Law is a set of rules that are created and enforced by social or governmental institutions to regulate behavior. Its precise definition is a matter of longstanding debate and has been variously described as a science and as the art of justice. Law serves many purposes, including establishing standards, maintaining order, resolving disputes, and protecting liberties and rights. It is commonly understood to include a judicial system with judges, barristers and solicitors who are trained to deal with legal issues.
In common law systems, legislative statutes and executive decrees are legally binding, while judicial decisions and precedent provide legal guidance for future cases of similar nature. In contrast, civil law systems typically provide little legal precedent and instead place greater emphasis on the legislative process in the form of bills and regulations. Private individuals may also create legal contracts and arbitration agreements that are legally binding.
One of the most difficult aspects of studying law is the reluctance of scholars and practitioners to define what constitutes law in a universal way. This is because the concept of law, unlike those of physics (the laws of motion), mathematics or social science, is not subject to empirical testing. This reluctance to adopt a unified concept of law is particularly true of legal studies, where there is a schism between judicial ideals and the realities of judging.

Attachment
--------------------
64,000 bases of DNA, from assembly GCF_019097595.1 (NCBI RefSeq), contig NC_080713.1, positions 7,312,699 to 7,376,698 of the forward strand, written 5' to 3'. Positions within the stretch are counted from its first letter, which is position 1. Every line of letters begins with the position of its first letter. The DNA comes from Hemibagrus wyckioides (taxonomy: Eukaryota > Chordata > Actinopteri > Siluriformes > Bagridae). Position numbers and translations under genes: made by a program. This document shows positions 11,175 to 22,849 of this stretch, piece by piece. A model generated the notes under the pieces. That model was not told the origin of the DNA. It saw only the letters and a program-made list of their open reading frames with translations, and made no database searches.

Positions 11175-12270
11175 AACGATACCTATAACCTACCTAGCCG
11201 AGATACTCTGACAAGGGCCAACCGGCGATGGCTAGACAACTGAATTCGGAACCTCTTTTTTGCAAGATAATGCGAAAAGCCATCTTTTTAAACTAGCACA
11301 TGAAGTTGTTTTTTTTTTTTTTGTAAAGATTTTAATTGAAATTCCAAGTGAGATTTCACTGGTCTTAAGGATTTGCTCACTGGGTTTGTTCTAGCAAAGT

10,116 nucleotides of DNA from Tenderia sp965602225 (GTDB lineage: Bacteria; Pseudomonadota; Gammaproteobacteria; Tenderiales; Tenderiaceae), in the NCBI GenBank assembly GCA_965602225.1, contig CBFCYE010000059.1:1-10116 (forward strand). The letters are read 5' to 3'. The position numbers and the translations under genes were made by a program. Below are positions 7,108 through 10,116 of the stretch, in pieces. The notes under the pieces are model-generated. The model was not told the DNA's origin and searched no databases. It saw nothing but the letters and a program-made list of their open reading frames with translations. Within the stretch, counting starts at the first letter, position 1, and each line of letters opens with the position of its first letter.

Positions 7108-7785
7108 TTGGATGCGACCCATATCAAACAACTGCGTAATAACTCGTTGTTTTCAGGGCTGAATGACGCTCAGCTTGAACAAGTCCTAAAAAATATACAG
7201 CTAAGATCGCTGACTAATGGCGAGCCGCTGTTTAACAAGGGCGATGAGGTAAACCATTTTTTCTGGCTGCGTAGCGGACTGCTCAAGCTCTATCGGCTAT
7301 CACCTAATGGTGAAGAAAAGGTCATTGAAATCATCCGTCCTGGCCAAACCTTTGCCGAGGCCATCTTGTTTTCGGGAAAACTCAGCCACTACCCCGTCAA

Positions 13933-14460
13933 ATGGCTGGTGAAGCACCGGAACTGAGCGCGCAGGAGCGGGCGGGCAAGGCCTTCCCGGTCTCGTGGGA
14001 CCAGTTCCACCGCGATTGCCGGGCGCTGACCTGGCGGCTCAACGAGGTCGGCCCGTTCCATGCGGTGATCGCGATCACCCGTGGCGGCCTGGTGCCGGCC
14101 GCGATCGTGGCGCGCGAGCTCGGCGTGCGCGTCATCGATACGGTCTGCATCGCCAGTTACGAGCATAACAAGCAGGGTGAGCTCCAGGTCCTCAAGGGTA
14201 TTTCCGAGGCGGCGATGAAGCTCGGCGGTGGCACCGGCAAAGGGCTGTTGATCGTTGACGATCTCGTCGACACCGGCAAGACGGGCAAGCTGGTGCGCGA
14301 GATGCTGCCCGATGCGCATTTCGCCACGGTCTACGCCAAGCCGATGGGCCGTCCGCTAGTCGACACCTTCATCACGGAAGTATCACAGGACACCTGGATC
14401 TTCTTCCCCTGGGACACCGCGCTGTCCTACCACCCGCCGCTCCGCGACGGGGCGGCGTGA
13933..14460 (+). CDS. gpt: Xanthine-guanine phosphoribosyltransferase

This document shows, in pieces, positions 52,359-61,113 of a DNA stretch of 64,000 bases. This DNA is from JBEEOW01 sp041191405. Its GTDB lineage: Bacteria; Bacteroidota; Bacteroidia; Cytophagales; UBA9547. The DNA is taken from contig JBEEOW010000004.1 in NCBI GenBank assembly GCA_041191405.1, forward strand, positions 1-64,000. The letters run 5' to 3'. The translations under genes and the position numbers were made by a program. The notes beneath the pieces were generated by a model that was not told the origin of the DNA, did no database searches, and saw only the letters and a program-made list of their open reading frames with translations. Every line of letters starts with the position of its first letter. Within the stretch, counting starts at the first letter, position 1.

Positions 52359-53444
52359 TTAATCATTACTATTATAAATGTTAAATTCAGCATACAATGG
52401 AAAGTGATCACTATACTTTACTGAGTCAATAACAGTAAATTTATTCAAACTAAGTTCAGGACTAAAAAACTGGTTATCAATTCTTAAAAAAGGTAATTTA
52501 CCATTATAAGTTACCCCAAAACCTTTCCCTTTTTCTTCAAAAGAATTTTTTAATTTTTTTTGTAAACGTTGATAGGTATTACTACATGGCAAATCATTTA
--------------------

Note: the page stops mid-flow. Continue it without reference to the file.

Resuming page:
For example, the judicial community embraces the Holmesan principle of objectivity and insists that judges must make unbiased judgments, but the judicial reality is otherwise. Judges routinely exhibit biases in their rulings and decisions, and there is a poor concordance between judicial ideals and the betting results of a Robertisan experiment (in which a homeless defendant and a wealthy defendant would be randomly assigned the same outcome).
As such, there are a number of areas of law that are unique in their nature. Space law, for instance, addresses international relations regarding human activities in outer space, while tax and banking law establishes minimum rates of capital investment and rules for best practice in investing. Tort law is about compensating victims when they or their property have been harmed, and criminal law deals with offenses that threaten the safety of an individual or the security of a state or local community.
The most important feature of law, however, is its reliance on the human mind for its interpretation and enforcement. While there are arguments that the judging class should be more diverse, the fact remains that the law as written and applied by judges is largely a reflection of the social and political conditions of the day. This makes the law a distinctly political phenomenon that requires a special framework to study. It is this framework that we will explore in this article.